So, give them a chance with your display specs and find out just what Digital Storm can do that will be at the right price for the right equipment.

Good luck.
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  Quote Visions Quote  Post ReplyReply bullet Posted: 10 Sep 2021 at 6:52pm
Thank you so much for the fast reply I will edit the post and select the gaming monitor I wish to purchase for the PC
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  Quote MrCheetah Quote  Post ReplyReply bullet Posted: 10 Sep 2021 at 11:32pm
I'll start with my recommendation so you can follow along.

Config #: 4082258

CPU

The 5600X has been touted as the best value for gamers. However, there is a difference dependent on the game and settings.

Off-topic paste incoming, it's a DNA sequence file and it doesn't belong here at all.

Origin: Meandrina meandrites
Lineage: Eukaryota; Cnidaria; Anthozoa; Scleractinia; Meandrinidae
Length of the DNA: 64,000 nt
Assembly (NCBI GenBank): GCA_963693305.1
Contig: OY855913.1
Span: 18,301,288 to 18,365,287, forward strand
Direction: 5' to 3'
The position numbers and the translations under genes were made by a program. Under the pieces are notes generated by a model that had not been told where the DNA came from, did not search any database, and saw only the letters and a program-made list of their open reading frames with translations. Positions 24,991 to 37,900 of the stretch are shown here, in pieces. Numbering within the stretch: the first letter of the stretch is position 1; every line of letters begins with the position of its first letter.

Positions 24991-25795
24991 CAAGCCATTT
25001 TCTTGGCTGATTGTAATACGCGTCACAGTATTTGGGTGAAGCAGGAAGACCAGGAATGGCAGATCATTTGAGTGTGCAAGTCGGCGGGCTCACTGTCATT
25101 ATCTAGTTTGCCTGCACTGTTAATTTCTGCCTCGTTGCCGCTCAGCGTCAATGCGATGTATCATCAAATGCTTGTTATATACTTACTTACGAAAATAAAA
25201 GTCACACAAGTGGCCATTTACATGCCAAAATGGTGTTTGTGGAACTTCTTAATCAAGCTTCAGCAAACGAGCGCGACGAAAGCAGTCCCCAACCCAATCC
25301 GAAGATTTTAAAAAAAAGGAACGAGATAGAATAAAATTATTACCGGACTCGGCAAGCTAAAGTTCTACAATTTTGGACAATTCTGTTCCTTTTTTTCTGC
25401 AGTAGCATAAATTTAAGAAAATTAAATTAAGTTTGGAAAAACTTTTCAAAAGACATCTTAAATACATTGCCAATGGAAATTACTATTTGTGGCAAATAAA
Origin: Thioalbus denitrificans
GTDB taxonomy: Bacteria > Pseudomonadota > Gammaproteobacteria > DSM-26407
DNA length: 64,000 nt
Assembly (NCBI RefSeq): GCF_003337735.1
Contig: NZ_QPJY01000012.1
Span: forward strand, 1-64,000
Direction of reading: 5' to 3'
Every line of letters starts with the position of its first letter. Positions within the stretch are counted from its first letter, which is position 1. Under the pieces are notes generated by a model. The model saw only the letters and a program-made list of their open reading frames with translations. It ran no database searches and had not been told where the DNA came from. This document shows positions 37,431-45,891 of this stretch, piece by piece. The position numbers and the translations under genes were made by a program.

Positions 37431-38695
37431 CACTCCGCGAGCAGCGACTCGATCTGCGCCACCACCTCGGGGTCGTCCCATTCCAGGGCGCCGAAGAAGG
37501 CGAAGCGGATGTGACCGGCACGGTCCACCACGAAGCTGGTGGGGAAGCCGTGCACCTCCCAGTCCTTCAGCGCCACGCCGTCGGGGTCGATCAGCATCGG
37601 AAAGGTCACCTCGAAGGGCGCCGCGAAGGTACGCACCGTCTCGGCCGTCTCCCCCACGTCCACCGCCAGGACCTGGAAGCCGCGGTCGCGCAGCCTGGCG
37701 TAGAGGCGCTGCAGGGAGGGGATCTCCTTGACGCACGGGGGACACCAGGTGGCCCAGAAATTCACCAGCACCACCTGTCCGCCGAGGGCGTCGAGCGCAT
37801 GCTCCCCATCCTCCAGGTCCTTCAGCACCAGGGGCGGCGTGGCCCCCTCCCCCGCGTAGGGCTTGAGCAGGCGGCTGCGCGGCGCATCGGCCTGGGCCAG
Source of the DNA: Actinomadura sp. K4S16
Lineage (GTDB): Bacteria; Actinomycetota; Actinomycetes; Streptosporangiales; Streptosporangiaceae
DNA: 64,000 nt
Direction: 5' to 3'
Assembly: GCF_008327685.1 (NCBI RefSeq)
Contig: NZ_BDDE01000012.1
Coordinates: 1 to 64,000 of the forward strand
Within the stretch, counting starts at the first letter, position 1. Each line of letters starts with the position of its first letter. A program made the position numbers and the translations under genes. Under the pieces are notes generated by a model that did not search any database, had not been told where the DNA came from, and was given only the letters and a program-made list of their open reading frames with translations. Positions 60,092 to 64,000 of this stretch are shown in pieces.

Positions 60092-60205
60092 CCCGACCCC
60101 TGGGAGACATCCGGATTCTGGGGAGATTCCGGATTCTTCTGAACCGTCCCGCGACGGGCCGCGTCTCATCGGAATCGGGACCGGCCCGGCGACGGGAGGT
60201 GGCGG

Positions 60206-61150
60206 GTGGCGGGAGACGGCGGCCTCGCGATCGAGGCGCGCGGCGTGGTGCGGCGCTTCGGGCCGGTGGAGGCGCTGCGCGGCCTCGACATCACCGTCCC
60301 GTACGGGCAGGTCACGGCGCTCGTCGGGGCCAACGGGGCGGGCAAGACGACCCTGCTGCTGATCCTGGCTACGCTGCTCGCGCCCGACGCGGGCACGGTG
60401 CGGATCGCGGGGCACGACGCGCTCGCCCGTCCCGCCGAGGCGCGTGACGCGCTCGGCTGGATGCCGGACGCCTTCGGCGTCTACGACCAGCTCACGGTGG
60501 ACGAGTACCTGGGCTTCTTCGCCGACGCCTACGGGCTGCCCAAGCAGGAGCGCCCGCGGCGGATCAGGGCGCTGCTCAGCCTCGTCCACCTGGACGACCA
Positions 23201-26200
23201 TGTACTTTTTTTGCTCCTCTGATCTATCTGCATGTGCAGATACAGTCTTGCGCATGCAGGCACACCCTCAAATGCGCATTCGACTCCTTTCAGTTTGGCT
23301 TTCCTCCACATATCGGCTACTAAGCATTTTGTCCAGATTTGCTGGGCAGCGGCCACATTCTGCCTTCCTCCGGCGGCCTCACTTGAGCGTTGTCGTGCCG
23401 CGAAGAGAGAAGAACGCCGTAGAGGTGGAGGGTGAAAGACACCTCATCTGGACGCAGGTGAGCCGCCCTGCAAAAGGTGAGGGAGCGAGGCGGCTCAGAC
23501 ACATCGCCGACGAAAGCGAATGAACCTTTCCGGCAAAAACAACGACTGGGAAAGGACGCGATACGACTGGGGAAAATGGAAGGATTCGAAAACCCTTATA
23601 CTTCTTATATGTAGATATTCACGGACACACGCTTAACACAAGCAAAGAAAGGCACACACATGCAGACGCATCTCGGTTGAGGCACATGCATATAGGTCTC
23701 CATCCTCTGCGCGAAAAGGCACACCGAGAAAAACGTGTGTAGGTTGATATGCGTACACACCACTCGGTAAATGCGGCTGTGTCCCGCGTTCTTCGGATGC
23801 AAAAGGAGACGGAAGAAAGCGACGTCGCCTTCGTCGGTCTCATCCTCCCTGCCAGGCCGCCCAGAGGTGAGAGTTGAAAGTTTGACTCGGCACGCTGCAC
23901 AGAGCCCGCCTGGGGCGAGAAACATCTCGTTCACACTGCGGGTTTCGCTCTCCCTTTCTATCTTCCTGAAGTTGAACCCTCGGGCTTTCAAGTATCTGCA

For example: Ryzen 5 5600X vs Ryzen 9 5950X - How Big is the Difference in Games? | Testing Games (YouTube)

Nevertheless, there is a limit. The 5950X achieves <10% performance increase versus the 5900X but is $200+ more.

Multikill: AMD Ryzen 9 5900X CPU Review & Benchmarks - Gaming, Workstation, Overclocking | Gamers Nexus (YouTube)

As for the OC... The manufacturer's default/auto OC/boost do very well, though Asus does provide this:

AI Overclocking | ASUS

RAM

You won't need or ever probably come close to using 128GB. You could choose 64GB, although, 32GB is a good max for gaming in the foreseeable future.

I did pick the 3600MHz HyperX Fury because the price isn't a huge difference, but you could comfortably go with 3200MHz.

The Difference Between RAM Speed and CAS Latency | Crucial

Storage

The 980 Pro is a great main/system/OS drive. 1TB is excessive for that purpose. However, the larger capacity models are normally a little faster and the extra free space helps with wear leveling.

I don't know your exact purpose for each drive, therefore, my changes may not be reasonable.